Business confidence in Germany surged to record highs in November, despite sovereign debt woes in Ireland and fears of a contagion to other euro zone members.
The Ifo Institute of Munich said its business-climate index climbed to 109.3 in November (well above economists’ forecasts for a 107.6 reading) from a revised figure of 107.7 in October.
The index has now risen for six consecutive months.
The Ifo data comes on the heels of yesterday’s encouraging rise in German composite PMI yesterday.
The Ifo institute’s business-expectations gauge rose to 106.3 from 105.2 in October, while the current-conditions index rose to 112.3 from 110.2.
“The upswing in the German economy is gaining more and more strength,” said Hans-Werner Sinn, president of the Ifo Institute, in a statement.
The DAX stock index of Germany is up about 1.33 percent in this morning’s trading, although the euro is down a bit on the U.S. dollar.
The firms are clearly more satisfied with their business situation than in October, the Ifo added.
In addition, the survey participants anticipate a favorable development in the near term, their expectations for business in the coming six months having risen.”
Jennifer McKeown, senior European economist at Capital Economics in London, said the Ifo data suggests that while the euro-zone’s periphery remains mired in economic gloom, strong German growth is continuing to support the recovery in the region as a whole for now.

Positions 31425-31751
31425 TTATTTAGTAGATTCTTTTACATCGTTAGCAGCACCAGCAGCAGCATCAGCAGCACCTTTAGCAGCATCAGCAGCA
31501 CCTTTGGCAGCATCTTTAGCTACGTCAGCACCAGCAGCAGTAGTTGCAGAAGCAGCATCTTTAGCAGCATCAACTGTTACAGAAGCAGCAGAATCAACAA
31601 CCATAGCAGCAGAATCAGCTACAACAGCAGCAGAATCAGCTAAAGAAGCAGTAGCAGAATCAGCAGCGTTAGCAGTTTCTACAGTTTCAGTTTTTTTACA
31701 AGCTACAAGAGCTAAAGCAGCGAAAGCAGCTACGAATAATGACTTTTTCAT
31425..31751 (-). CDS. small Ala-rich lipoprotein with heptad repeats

However, McKeown cautions that the resilience of Germany’s export is unlikely to last, even if the euro weakens further.
“German exports -- and business sentiment -- have responded strongly to changes in world demand in the past and our global forecasts point to a very sharp slowdown o come,” she noted. “German exporters cannot rely on Asian demand alone.”
She also warned that fiscal tightening as well as the bailouts of weaker euro zone members are likely to eventually dampen business and consumer sentiment in Germany.
Nonetheless, for the very near-term at least, she expects the German economy to keep supporting the euro-zone recovery/ She forecasts German GDP expanding by about 3.5 percent this year before growth slows to about 1.5 percent in 2011.